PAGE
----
August 05, 2013 3 min read
A shore excursion took me to this famous Buddhist Temple in Hong Kong.
Since I live in Singapore, my attitude was one of ‘been-there-done-that’. The building the architecture, the nestling of culture within ultra modern skyscrapers were all as I expected.
But for me an experience in the worship place of any religion is always beautiful. Less because of the spiritual element, more because how humans make temples and churches and pagodas into buildings that must be respected, buildings in which the atmosphere is micromanaged to attain the aura of serenity, buildings in which, everyone, upon entry, leaves behind their bitterness, their anger and their negativity turns into a nicer, a more humble and a more respectful person. This training we all received as children from our parents and they from their parents
And so here we are, climbing up for a spiritual experience.
This temple is popular with locals of all generations and not just because of its central location.
Here, people come to have their fortunes told or have their questions answered with fortune sticks.
Kneeling on one of the prayer stools in the temple courtyard, the worshipper faces the temple, prays and mentally asks a specific question about her future. These are usually related to success at work or school, health issues, love issues or social issues or anything at all – such as ‘will my mother allow me to get a dog’ (ref: my daughter at a temple in her childhood). These questions may also relate to life choices – should I select Option A or Option B.
The open box of sticks is held, shaken up and then given an upward thrust so tat one of the sticks falls out. Each stick is inscribed with a sutra and the one that falls out must be seen as the answer to one’s questions.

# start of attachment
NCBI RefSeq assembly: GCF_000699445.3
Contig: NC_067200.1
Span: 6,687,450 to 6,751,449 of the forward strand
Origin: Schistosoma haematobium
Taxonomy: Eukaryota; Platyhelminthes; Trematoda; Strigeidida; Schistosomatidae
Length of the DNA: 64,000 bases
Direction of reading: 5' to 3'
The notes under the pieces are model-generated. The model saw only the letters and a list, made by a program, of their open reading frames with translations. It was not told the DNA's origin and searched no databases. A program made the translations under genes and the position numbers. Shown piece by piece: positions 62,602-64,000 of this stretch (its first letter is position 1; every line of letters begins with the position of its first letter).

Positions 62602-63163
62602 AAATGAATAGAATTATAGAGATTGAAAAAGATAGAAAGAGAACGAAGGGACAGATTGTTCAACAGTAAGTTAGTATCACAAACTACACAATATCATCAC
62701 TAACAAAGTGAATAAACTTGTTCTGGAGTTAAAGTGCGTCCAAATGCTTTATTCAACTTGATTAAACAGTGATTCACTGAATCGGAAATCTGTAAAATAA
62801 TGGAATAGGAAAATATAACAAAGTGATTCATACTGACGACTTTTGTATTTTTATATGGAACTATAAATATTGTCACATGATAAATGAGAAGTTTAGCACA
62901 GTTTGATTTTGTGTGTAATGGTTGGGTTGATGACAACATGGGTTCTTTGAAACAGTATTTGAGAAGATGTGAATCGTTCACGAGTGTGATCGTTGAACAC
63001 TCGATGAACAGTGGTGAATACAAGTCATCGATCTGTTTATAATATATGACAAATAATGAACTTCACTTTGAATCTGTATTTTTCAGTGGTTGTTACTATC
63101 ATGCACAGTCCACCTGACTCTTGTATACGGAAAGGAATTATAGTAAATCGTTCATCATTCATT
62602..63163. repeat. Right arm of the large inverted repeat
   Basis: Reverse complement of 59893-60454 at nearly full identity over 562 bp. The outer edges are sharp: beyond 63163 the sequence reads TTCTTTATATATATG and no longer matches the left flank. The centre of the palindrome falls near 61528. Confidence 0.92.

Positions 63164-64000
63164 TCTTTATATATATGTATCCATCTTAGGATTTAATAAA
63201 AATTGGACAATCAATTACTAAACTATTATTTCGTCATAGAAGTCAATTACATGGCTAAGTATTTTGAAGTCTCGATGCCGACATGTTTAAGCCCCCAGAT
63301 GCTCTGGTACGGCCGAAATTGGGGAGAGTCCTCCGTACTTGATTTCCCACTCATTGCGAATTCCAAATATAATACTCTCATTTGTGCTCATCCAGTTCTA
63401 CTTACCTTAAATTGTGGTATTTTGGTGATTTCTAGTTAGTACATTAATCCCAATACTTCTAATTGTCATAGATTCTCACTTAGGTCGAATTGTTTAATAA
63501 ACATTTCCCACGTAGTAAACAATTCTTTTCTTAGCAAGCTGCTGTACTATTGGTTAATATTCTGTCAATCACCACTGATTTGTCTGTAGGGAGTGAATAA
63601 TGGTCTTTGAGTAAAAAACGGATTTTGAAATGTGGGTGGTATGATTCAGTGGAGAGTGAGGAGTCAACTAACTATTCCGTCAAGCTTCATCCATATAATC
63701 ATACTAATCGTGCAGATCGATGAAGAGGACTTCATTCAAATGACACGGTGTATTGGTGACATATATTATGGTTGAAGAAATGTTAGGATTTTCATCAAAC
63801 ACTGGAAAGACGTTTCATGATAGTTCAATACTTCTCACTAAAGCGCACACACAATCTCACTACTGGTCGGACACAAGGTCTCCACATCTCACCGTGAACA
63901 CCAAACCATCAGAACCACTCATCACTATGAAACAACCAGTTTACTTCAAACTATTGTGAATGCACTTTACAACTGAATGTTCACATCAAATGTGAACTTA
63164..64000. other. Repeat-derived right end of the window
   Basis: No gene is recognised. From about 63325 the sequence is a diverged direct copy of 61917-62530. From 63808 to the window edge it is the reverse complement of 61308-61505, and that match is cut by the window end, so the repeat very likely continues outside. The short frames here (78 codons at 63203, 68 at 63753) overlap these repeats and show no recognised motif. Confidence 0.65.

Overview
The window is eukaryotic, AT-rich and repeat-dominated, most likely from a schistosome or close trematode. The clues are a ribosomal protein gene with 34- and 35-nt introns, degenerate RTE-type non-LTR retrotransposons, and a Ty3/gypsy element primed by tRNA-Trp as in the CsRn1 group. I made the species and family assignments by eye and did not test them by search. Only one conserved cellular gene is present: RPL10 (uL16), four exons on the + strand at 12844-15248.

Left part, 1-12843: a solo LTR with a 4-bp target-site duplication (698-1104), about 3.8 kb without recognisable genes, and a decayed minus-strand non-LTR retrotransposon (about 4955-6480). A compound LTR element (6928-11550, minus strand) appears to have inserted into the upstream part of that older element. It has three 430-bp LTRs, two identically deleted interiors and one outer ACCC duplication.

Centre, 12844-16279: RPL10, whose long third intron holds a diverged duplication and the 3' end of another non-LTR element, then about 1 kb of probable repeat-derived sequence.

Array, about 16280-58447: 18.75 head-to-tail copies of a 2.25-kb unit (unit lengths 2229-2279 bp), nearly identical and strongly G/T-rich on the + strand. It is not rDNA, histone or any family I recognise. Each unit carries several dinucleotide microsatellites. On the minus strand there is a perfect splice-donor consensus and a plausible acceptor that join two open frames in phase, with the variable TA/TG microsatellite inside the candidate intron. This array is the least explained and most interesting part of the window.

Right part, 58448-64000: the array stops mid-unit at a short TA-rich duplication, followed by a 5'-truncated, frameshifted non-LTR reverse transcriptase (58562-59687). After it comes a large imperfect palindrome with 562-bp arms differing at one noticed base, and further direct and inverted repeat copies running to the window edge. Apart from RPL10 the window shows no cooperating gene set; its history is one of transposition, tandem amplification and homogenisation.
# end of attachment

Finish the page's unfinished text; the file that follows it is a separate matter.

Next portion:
A fascinating psychological soother! While one can really not influence the mechanics of the world nor increase or decrease the probabilities of things happening around us, it is always hard to have unanswered questions. And rituals such as these pacify the storms of the mind during times of uncertainty.
One similar ritual that changed the course of my life very dramatically came to mind: When offered with a job outside India over a decade ago, we were unable to make up our minds. The money was great in my husband’s new job offer but so was his career in India. It would have been easy to choose between black and white. But even with all the critical analysis and logical thinking put in by two MBAs grads, it was very difficult to choose between two shades of white.
We had been discussing these issues with our close elders. And one aunt, spiritually inclined, decided to use the wisdom of her favorite god – Ganpati to decide. She wrote the two alternatives on two small pieces of paper, folded them up, shuffled them and mixed them up. Now no one knew which paper had which option written on it. She placed the two bits of paper in front of an idol of Ganpati and left it there for awhile. After she finished her day’s work and her evening bath, she sat down for her evening prayers before the idol. After chanting and praying, she picked one of the two chits and our fate. A huge turning point. Brought about by what I call the forces of probability and what she calls destiny.
Coming back to the moment in Hong Kong – I walked around and took in the atmosphere through my senses and through my camera. And that is when I noticed the lady in the last row of kneeling stools. Alone. Isolated. She preferred it that way I think. Because she was in tears. Completely distraught and the tears were unstoppable. The Chinese are always in perfect control of their emotions and rarely put up their inner feelings for public display – so this lady ‘s tears meant she was in really great distress.
Her situation was breaking her heart. What her tragedy was I will never know. But it was obvious that this was not about success at school or work. It probably involved a huge personal loss – either one that had already been incurred or an impending one.
She pleaded and sobbed.
For her, for Kevin Carter, for my own helplessness. For the unsolvable tragedies of life.
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